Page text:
Yes! Oh my god, I love this so much we used to do this in Ignition (R.I.P) a writing accountability group I used to run.
But setting realistic goals is also something perfectionists hate like we cannot handle, we have to be over the top like “if I’m going to write, I’m going to write six blog posts a week, maybe twelve a day.”
Yes, exactly and we just go so over the top and I remember I would sit down with people I’m like “I need you to write ten minutes, three times a week.”
That’s it! Don’t write anymore.
You’re not allowed to write anymore.
And it’s just like building the practice. By the way that comes from behavioral science, like BJ Fog says “if you want someone to start flossing, tell them to floss one tooth.”
One tooth, yeah just like one, and you can’t not do the rest right but like go on just one and so um its brilliant if you apply into other things, but your inner perfectionist like wants to go all the way and you can’t do it, so when you set realistic goals you’re more likely to reach them and it also makes it more manageable.
It’s like getting a base tan, you know like you don’t wanna get like yourself so burned by overexposure but like when you start to put your work out into the world whether that is, sales, whether that is content whether that is growing your business, like whatever it is it is weird in the beginning. So like don’t dive in headfirst to the deep end you can ease in by having like vulnerability exercises places where you show up, where like maybe you take more meetings that make you uncomfortable. Like the point is showing up I think is the sweet spot where you’re actually in the arena.
I think people don’t understand what we mean when we say show up so let’s try and define it for them, cause like it’s one of those things like “do the work”, that gets thrown around and like no one knows what it means.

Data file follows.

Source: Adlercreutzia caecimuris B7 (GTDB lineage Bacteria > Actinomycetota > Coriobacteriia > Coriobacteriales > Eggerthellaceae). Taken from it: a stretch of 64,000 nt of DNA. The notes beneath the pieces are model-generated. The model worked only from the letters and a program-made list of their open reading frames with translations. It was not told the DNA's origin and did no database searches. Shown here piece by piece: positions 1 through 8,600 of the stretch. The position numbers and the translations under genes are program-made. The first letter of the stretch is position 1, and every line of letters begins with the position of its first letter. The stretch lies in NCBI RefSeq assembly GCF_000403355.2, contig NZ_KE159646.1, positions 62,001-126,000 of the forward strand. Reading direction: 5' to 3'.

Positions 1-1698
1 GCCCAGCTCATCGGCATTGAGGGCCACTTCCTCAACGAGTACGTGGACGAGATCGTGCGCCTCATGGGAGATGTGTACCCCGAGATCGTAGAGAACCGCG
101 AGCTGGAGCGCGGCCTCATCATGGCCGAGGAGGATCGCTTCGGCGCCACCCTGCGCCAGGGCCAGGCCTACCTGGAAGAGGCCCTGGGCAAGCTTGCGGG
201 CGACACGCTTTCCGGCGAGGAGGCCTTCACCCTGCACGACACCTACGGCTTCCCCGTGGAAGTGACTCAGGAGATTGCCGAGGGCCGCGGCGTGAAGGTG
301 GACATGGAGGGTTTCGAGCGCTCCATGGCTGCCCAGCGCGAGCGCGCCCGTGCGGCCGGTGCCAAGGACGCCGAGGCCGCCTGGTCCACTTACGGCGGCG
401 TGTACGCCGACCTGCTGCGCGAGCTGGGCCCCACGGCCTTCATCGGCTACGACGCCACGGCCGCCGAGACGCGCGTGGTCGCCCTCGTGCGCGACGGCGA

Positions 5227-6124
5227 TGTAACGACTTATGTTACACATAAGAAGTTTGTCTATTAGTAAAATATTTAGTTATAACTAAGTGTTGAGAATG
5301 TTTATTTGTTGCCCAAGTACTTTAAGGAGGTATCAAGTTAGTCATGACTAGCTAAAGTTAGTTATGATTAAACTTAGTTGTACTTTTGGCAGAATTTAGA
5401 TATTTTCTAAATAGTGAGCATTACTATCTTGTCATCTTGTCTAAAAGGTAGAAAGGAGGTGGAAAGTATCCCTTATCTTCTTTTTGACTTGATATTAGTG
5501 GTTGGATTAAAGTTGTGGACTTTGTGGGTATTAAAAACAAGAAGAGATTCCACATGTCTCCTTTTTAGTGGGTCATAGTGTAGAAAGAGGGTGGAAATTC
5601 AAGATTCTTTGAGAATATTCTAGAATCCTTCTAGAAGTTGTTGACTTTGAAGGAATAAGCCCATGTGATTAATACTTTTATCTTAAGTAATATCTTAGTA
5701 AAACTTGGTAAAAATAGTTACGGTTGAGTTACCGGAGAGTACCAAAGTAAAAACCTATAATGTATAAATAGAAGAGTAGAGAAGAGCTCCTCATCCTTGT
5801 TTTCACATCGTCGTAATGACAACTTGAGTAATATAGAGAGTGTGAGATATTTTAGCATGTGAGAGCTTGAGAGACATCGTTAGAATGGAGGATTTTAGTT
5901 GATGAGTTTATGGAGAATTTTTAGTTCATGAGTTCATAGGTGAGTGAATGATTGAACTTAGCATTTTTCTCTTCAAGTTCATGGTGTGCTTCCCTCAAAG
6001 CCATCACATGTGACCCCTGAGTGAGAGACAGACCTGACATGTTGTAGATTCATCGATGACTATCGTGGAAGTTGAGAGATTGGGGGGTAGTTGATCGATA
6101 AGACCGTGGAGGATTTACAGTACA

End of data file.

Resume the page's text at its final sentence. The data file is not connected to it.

Okay, let’s talk about it. So this is the definition for me Margo, and I think it’s the same for you is showing up is literally getting published, that it’s hitting post, hitting send just putting that offer in front of somebody like that to me is what showing up is. Talking about your work and doing the work and making the offer in public
Yep, I would say it’s any place where what exists in your mind or only exposed to you gets exposed to the public in somehow even if it’s just one person. So it’s making a sales call it’s going on a go-see when rejection is a possible outcome.
There we go! That’s it, yeah. I think anywhere where rejection is a possible outcome.
It could be a tweet.
We talk about perfectionism in content a fair bit but perfectionism in offers is also particularly problematic especially around offers that are more advanced or something that you haven’t done before or involves a strategy element.
It is so easy to get stuck in that like “oh what if I don’t do everything exactly right and this person will fire me and say mean things about me and my business will tank and I will die alone.”
That for me was a huge one, so when I was writing a copy for so many years, copy is simple, right? You know you can change your packages. but at the end of the day, you’re doing strategic writing for money. That is copy. And not to say its not scary and people can’t, you know, get into perfectionism around their own packages, but that to me was a sensible exchange. I was doing labor, they were giving me money.
But when I moved into the strategy and coaching space because that’s much more advisory that’s much more “okay lets zoom out and look at everything here’s what I want you to do”, that scared the crap out of me because one, I didn’t have control over the results and the execution, and two, in my form of perfectionism comes through while I am just obsessed with making sure everything works for everybody. I get real close but just statistically with the human population being broad and deep it is just impossible to have everything work for everybody. And I went in circles about that for years, because I was like “well if I can’t do that then why do it at all”.
My perfectionism is very all or nothing like that and that’s not to say, like, I got into the coaching and strategy here knowing like “well some peoples just not going to work for them that’s fine”. The realization I came to is that your job is to step people up with a structure and give them the help that is going to give them the tools to do the thing and then you have to let go of what happened when they try to do the thing.